Drug makers are being encouraged to keep aging patients in mind when formulating and packaging drugs. The EMA issued a reflection paper on 01 August 2017, inviting the public to comment on how the pharmaceutical companies can better address the needs of the older population. The EMA is particularly interested in comments regarding routes of administration, dosing form and frequency, excipients, container closure systems, devices and technologies and user instructions. The EMA will take on board feedback from this consultation, where appropriate.
Eurostat, the EU statistics provider, has stated the growth potential for the older population in the EU from 2008 to 2050 is 84 million to 141 million. According to the non-profit organisation, AGE Platform Europe that represents the needs of older people, there is a disparity between life expectancy and wellness.
Anne-Sophie Patent from the organisation says: “We know that life expectancy is increasing, but healthy life expectancy is not increasing in parallel”.
“Therefore, we can expect to face disability or chronic illness, and a need to take several medications, for an increasing number of years”.
The EMA has hailed the development of tailored drugs as timely, given the increase in the ageing population “It is essential that the needs of older (and especially frail) are duly considered in the pharmaceutical development of medicines that may be used in the older population”.
What are tailored drugs?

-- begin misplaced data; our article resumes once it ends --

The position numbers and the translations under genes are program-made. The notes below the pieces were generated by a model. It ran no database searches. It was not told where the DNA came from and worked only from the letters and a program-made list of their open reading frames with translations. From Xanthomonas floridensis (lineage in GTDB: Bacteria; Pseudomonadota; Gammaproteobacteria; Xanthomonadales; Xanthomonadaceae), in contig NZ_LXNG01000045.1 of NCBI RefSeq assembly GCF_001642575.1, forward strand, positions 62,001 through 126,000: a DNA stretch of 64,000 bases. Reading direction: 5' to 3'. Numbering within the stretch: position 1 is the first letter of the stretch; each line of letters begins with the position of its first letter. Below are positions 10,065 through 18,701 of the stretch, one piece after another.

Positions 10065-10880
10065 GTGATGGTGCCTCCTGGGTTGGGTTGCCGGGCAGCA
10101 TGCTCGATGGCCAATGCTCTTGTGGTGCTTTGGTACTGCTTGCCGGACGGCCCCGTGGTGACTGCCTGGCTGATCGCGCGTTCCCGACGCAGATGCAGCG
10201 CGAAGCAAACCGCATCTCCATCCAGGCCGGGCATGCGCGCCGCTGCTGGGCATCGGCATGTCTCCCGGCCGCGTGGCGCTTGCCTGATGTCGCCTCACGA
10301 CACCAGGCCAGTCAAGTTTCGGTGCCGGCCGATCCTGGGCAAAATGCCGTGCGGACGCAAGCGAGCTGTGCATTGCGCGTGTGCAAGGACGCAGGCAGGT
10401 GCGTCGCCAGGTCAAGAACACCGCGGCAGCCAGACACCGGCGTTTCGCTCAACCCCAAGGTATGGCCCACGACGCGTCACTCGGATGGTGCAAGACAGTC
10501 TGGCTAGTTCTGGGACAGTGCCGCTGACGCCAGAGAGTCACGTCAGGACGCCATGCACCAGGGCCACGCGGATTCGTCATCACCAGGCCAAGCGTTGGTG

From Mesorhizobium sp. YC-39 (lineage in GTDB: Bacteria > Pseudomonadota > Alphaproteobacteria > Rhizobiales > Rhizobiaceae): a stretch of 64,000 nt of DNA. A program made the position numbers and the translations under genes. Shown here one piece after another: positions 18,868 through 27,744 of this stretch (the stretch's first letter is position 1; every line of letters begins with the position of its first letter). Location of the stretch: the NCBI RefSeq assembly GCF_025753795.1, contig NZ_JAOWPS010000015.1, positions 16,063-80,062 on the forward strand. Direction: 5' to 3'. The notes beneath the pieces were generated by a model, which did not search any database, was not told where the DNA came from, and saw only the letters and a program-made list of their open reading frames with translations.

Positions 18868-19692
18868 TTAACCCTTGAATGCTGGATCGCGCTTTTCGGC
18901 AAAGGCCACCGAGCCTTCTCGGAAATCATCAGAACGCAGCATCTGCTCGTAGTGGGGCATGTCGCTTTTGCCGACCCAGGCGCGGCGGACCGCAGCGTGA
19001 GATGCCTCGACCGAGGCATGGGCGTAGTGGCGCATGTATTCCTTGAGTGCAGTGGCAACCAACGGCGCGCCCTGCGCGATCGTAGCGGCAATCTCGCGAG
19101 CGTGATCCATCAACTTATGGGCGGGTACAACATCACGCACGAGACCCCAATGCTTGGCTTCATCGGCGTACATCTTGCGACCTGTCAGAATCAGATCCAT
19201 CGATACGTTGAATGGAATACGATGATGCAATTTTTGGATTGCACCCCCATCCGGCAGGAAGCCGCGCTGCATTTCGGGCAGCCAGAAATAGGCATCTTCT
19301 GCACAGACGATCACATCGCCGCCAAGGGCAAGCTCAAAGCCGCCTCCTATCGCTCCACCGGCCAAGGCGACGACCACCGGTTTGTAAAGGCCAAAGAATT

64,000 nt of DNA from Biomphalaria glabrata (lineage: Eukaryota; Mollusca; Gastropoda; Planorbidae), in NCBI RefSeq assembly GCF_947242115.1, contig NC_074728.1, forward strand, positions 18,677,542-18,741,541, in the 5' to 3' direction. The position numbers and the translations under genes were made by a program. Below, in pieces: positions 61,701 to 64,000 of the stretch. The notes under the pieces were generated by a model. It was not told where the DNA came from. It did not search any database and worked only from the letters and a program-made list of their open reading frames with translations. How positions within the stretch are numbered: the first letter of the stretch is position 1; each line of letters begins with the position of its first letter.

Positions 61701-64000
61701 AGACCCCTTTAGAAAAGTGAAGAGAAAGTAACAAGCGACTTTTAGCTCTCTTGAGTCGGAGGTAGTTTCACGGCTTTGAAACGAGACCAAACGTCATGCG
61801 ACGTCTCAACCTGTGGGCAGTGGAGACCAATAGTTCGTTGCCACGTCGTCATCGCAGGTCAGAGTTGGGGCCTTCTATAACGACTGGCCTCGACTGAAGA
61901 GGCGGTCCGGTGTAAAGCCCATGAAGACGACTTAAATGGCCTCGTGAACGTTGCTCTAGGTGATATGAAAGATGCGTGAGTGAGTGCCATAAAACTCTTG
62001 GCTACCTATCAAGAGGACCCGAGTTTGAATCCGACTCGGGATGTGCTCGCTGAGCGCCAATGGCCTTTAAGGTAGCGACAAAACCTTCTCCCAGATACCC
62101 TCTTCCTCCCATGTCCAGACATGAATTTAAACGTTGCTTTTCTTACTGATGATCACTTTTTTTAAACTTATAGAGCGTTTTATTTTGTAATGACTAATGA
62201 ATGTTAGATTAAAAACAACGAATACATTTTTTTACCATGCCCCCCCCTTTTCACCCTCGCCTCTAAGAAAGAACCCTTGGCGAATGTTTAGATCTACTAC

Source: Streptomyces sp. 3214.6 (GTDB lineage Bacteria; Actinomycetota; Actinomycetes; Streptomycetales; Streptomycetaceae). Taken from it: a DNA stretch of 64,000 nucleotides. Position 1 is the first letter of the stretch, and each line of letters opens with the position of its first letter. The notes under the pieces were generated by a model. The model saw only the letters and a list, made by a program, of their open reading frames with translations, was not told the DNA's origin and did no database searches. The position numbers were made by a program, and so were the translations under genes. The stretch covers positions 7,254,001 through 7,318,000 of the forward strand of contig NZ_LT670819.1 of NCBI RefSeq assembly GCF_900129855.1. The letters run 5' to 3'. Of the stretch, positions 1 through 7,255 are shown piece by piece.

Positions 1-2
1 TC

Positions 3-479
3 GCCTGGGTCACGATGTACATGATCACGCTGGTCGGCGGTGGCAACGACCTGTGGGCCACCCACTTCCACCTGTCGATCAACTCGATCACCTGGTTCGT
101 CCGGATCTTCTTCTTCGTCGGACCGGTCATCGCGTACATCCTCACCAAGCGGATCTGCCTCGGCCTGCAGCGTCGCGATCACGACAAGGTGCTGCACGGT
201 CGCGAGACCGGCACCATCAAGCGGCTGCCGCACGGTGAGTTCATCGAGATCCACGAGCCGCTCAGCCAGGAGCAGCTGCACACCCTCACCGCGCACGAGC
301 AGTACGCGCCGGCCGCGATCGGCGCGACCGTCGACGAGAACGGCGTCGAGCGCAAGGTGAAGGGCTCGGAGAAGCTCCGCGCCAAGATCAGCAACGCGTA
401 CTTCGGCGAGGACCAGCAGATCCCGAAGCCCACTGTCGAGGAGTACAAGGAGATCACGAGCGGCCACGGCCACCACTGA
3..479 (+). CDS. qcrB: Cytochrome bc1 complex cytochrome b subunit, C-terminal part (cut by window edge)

Crucially, packaging, dosing and swallowability are the main factors to be taken into consideration when developing a drug for the older age group. According to the EMA, medicines are rarely developed or packaged with the needs of older patients in mind, which the Agency says can put them at risk.
“Some older people can’t face challenges such as difficulty opening boxes or bottles, reading instructions or swallowing or breaking tablets and capsules, which can result in medicines not being taken as intended, medication errors and ultimately a reduced quality of life”.
Another organisation has weighed in to the discussion, saying the administration of drugs for older populations is an issue. According to Peter Passmore from the British Geriatrics Society “Any difficulty with medication administration can mean that management of patients’ conditions can be less optimal”.
“Thus, the tailored development of medication, with a preference for oral and liquid preparations is important”.